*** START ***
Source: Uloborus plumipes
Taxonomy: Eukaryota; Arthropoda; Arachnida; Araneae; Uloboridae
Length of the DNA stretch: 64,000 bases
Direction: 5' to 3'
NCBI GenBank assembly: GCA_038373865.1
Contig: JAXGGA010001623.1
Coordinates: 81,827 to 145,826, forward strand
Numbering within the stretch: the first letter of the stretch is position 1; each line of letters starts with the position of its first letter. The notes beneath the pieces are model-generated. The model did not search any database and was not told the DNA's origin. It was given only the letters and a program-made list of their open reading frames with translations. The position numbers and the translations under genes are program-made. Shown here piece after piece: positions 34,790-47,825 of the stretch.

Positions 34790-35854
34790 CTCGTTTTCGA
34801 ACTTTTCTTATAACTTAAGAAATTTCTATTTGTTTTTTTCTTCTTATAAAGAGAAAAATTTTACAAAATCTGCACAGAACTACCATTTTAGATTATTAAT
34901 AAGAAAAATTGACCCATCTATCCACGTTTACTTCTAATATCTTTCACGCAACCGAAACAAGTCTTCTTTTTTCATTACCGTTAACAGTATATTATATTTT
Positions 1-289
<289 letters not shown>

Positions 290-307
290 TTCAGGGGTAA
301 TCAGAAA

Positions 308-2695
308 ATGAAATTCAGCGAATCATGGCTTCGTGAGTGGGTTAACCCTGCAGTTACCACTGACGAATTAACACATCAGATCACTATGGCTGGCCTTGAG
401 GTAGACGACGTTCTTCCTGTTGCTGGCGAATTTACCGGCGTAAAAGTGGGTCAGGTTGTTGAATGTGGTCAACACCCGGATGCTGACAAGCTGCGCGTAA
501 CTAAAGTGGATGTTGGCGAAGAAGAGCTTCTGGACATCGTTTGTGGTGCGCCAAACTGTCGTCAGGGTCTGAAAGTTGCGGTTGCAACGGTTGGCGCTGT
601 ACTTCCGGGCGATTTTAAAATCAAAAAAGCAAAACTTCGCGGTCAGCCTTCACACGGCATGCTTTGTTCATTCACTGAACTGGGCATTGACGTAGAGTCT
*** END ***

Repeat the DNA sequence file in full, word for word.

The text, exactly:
Source: Uloborus plumipes
Taxonomy: Eukaryota; Arthropoda; Arachnida; Araneae; Uloboridae
Length of the DNA stretch: 64,000 bases
Direction: 5' to 3'
NCBI GenBank assembly: GCA_038373865.1
Contig: JAXGGA010001623.1
Coordinates: 81,827 to 145,826, forward strand
Numbering within the stretch: the first letter of the stretch is position 1; each line of letters starts with the position of its first letter. The notes beneath the pieces are model-generated. The model did not search any database and was not told the DNA's origin. It was given only the letters and a program-made list of their open reading frames with translations. The position numbers and the translations under genes are program-made. Shown here piece after piece: positions 34,790-47,825 of the stretch.

Positions 34790-35854
34790 CTCGTTTTCGA
34801 ACTTTTCTTATAACTTAAGAAATTTCTATTTGTTTTTTTCTTCTTATAAAGAGAAAAATTTTACAAAATCTGCACAGAACTACCATTTTAGATTATTAAT
34901 AAGAAAAATTGACCCATCTATCCACGTTTACTTCTAATATCTTTCACGCAACCGAAACAAGTCTTCTTTTTTCATTACCGTTAACAGTATATTATATTTT
Positions 1-289
<289 letters not shown>

Positions 290-307
290 TTCAGGGGTAA
301 TCAGAAA

Positions 308-2695
308 ATGAAATTCAGCGAATCATGGCTTCGTGAGTGGGTTAACCCTGCAGTTACCACTGACGAATTAACACATCAGATCACTATGGCTGGCCTTGAG
401 GTAGACGACGTTCTTCCTGTTGCTGGCGAATTTACCGGCGTAAAAGTGGGTCAGGTTGTTGAATGTGGTCAACACCCGGATGCTGACAAGCTGCGCGTAA
501 CTAAAGTGGATGTTGGCGAAGAAGAGCTTCTGGACATCGTTTGTGGTGCGCCAAACTGTCGTCAGGGTCTGAAAGTTGCGGTTGCAACGGTTGGCGCTGT
601 ACTTCCGGGCGATTTTAAAATCAAAAAAGCAAAACTTCGCGGTCAGCCTTCACACGGCATGCTTTGTTCATTCACTGAACTGGGCATTGACGTAGAGTCT